Pro Farmer Editors
A new study by University of Illinois agricultural economists projects
that average 2008 corn yields could be reduced by 2.9 bushels per acre in Illinois,
3.5 bushels in Indiana, and 6.3 bushels in Iowa due to later-than-normal planting
and above-normal precipitation in May. Soybean yields may be down 1.1 bushels,
0.4 bushels, and 1.0 bushels per acre, respectively, in those same states for
the same reasons.
"The purpose of our study was to evaluate 2008 yield potential for corn
and soybeans in Illinois, Indiana, and Iowa using previously developed crop
weather models that estimate the impact of technology and state average monthly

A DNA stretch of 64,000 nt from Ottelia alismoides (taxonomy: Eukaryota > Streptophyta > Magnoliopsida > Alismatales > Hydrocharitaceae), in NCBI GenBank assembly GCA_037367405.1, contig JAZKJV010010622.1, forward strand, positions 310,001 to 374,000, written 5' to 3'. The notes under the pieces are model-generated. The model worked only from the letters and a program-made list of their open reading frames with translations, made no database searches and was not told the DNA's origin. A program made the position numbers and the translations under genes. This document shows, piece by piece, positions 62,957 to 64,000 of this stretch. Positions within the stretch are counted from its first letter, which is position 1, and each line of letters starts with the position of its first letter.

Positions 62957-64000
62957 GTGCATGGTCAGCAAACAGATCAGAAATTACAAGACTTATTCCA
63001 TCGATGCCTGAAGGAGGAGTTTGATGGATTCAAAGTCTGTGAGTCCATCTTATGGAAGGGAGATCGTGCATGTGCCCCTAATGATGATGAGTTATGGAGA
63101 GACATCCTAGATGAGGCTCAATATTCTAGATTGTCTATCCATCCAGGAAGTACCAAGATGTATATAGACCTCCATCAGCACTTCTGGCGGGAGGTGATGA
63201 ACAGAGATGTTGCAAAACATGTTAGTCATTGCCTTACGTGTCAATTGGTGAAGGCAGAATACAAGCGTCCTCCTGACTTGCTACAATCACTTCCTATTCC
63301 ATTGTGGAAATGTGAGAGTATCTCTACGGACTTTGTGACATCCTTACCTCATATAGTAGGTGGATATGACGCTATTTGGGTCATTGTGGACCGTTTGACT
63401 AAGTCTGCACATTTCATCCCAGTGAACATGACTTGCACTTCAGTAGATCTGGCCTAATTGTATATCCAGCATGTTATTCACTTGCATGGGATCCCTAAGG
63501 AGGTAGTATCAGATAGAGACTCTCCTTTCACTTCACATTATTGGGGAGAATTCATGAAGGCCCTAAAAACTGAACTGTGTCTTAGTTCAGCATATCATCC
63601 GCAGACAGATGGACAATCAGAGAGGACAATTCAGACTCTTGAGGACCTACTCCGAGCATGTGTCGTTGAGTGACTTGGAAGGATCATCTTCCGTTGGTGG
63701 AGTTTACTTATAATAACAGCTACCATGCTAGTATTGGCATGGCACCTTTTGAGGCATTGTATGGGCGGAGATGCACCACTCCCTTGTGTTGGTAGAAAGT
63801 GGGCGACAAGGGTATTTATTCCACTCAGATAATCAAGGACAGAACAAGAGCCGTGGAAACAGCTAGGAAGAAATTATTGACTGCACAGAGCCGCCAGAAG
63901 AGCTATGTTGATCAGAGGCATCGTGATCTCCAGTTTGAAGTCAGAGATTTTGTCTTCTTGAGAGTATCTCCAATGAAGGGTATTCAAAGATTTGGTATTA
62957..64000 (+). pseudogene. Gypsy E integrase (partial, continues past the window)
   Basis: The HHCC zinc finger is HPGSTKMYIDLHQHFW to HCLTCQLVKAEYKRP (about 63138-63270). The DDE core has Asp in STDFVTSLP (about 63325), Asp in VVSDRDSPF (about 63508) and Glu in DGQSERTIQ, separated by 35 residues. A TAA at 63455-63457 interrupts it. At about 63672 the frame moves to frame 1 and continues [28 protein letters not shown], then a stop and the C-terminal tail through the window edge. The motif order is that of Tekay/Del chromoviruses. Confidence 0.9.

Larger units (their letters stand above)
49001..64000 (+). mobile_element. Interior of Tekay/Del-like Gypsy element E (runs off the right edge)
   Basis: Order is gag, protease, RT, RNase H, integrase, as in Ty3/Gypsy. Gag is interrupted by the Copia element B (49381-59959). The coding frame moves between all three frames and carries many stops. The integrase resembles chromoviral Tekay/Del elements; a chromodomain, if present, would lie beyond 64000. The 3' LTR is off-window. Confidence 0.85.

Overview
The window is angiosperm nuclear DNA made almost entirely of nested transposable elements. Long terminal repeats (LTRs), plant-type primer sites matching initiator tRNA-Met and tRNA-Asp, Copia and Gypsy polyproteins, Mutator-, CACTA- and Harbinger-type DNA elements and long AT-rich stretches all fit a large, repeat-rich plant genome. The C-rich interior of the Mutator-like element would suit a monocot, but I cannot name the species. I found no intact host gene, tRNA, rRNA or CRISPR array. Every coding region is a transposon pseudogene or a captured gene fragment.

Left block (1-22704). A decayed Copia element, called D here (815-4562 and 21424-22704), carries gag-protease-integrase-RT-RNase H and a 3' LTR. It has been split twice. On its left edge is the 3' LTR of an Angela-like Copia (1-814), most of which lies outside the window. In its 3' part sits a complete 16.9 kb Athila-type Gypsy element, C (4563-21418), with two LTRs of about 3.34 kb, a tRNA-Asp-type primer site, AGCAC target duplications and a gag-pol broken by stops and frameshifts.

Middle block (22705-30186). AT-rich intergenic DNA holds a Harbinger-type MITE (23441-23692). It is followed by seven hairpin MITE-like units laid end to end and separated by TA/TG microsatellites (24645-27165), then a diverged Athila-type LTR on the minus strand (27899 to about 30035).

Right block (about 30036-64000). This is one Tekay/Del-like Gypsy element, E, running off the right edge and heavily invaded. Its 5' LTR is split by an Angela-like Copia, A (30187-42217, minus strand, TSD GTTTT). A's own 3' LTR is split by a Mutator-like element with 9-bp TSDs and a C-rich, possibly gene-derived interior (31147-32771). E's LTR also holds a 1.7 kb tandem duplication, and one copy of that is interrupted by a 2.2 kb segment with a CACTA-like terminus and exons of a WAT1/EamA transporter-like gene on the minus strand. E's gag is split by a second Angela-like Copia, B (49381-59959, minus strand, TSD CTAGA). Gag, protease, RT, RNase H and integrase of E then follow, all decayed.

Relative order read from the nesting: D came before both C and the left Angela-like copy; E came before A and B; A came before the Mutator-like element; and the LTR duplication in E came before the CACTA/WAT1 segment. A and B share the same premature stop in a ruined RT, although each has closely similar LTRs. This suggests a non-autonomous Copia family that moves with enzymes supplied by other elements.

weather variables on state average yields," explained Scott Irwin, a
professor in the U of I Department of Agricultural and Consumer Economics
and lead author of the study. Department colleagues Darrel Good and Mike Tannura
The various models used by Irwin and his colleagues in projecting 2008 yields
resulted in a wide range of forecasts of U.S. average yields for both crops.
"Corn yield forecasts range from 129.3 to 163.8 bushels per acre and the
soybean yield forecasts range from 37.8 to 45.3 bushels," he said.
Irwin said that with the exception of the unfavorable July and August weather
forecasts used in the models, these yield and production expectations exceed
those of the USDA's World Agricultural Outlook Board.